Published on 25th July 2018
Galasphere 347 – Galasphere 347
This year four musicians have come together to create an album full of Anglo-Scandinavian influenced symphonic rock, the members’ pedigrees including White Willow, Henry Fool, Änglagård, Tim Bowness’ band, Weserbandland and Necromonkey. These experiences shine through this music, enhancing and helping to develop the songs, taking them to another level.
The album was recorded across three countries, Sweden, Norway and the U.K., and was sensitively mixed by Jacob Holm-Lupo at Dude Ranch Studios, Sandoya in Norway. Mastering was completed by Andy Jackson, who is well known for his work with Pink Floyd. The album takes the form of three long form songs over forty-one minutes. The songs have an epic, widescreen and cinematic feel; each piece is a cohesive whole which moves seamlessly from beginning to end. The music is melodic, beautiful at times, carefully constructed with all players at the top of their game, giving the listener a very satisfying experience.
Lyrically it’s a loose concept about a night out in a city, the anticipation and disappointments, the pleasures and the pain, the love and the loss. The sound quality is excellent, the balance between all instruments helps to identify the vintage and unusual instrumentation used, including Mellotrons, Moogs, Oberheims and Korgs, along with Stratocasters and Les Pauls. Throw in some Gizmotrons, glockenspeils and a Stylophone and we get an interesting musical landscape.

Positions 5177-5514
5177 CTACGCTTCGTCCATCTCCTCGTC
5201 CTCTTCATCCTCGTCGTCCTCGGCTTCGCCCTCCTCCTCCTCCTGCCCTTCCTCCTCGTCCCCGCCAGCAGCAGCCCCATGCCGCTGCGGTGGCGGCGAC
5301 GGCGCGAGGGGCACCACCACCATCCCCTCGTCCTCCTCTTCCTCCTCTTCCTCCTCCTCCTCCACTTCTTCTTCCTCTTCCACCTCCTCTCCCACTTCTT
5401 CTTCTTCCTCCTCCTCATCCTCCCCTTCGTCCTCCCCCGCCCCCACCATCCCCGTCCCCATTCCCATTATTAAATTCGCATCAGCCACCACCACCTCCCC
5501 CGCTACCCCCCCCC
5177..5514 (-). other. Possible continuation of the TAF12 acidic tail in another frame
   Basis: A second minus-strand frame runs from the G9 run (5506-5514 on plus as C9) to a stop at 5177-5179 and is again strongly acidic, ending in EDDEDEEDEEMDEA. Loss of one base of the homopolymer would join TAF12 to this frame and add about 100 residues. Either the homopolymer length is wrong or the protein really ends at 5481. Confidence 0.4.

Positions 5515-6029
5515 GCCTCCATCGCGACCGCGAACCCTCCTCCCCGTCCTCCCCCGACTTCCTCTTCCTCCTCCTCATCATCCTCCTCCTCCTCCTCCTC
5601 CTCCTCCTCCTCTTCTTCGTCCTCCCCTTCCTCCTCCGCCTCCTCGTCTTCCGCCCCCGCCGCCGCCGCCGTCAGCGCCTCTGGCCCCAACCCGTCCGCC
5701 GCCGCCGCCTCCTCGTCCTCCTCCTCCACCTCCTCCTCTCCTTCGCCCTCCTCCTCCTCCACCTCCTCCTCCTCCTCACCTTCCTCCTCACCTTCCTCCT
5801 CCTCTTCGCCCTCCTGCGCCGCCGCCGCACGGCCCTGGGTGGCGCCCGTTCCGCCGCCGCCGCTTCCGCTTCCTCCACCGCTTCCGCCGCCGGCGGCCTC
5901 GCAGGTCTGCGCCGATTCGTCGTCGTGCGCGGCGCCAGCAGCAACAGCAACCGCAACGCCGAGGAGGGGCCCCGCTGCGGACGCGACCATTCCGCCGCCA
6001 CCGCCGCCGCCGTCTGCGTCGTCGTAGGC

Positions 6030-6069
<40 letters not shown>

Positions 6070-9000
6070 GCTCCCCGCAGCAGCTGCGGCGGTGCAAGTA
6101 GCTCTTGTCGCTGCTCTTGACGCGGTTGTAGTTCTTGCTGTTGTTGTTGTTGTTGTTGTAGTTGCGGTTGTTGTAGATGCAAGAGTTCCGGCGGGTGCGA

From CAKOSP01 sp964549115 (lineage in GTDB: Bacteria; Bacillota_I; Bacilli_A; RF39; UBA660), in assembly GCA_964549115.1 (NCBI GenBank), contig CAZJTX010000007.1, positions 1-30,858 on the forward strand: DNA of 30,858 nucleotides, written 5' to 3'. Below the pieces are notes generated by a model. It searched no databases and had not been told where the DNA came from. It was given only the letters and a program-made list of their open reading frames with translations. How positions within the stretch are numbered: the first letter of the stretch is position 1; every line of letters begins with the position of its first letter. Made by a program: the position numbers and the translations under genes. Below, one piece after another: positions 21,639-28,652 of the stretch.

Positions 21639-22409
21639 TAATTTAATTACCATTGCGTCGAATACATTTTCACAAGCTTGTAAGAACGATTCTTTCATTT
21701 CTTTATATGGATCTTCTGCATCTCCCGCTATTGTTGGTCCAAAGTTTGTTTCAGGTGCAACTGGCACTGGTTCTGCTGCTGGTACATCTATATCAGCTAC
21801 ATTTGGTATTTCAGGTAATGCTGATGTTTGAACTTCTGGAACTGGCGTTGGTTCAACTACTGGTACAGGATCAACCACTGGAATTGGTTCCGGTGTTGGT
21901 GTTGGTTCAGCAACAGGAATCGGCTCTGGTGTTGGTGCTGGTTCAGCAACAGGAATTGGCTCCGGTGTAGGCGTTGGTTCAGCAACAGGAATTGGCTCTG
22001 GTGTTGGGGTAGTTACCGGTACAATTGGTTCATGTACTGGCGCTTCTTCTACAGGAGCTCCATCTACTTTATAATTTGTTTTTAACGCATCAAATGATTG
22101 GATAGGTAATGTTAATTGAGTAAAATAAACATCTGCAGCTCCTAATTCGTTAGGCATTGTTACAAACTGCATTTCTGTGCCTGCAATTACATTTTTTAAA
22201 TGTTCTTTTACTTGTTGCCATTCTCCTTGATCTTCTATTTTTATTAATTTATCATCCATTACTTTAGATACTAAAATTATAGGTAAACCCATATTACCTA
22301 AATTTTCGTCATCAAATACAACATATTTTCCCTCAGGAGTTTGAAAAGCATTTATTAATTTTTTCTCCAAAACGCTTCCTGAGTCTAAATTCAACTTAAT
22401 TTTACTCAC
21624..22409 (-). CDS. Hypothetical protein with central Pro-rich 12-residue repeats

The album opens with the ten minute The Voice of Beauty Drowned, melodic and atmospheric before the vocals begin and take the song forward with some excellent bass lines, drum support and washes of keyboards. There is some beautiful flute here also. At around six minutes sound effects, which appear to be a helicopter, introduce a change of pace with some prominent keyboards, not changing the melodic feel of the song, just enhancing the scope of this well-paced piece.
The Fallen Angel is again well paced and melodic, at the start the vocals are reminiscent of Tim Bowness in their delivery, the song developing well. There is some lovely use of what appears to be a trumpet and at around ten minute we are treated to a little pop/rock vibe with a section that is reminiscent of Simple Minds. Barbarella’s Lover ends the album, kicking off with a gentle piano and vocal before the bass and drums come in with a pulsating rhythm, supported by keyboards and guitar to drive the song forward. The mix makes excellent use of the Seventies trend with the then new stereo format where the instruments phase between left and right speakers. Here it starts with Mattias Olsson’s drums appearing in one speaker then the next, the effect continuing with the keyboards, making headphone listening special. That said, these effects are not over done, just enough to enhance the experience.
This is an album full of texture, scope and depth, vintage sounds all given a modern production twist, well written and beautifully played. The three tracks appear to pass quickly and this encouraged me to hit the replay button, each play revealing more. This is a great piece of Anglo-Scandinavian symphonic prog rock, which you need to hear; glad I had the chance to review this album, it is has been an excellent find.
01. The Voice Of Beauty Drowned (10:43)
02. The Fallen Angel (15:35)
03. Barbarella’s Lover (15:18)
Total time – 41:36
Stephen James Bennett – Vocals, Keyboards, Guitars, Bass Pedals
Ketil Vestrum Einarsen – Keyboards, Programming, Flute
Jacob Holm-Lupo – Guitar, Bass
Mattias Olsson – Drums, Keyboards, Guitars, Bass Pedals
Record Label: Karisma Records
Country of Origin: Norway/Sweden/U.K.
Date of Release: 20th July 2018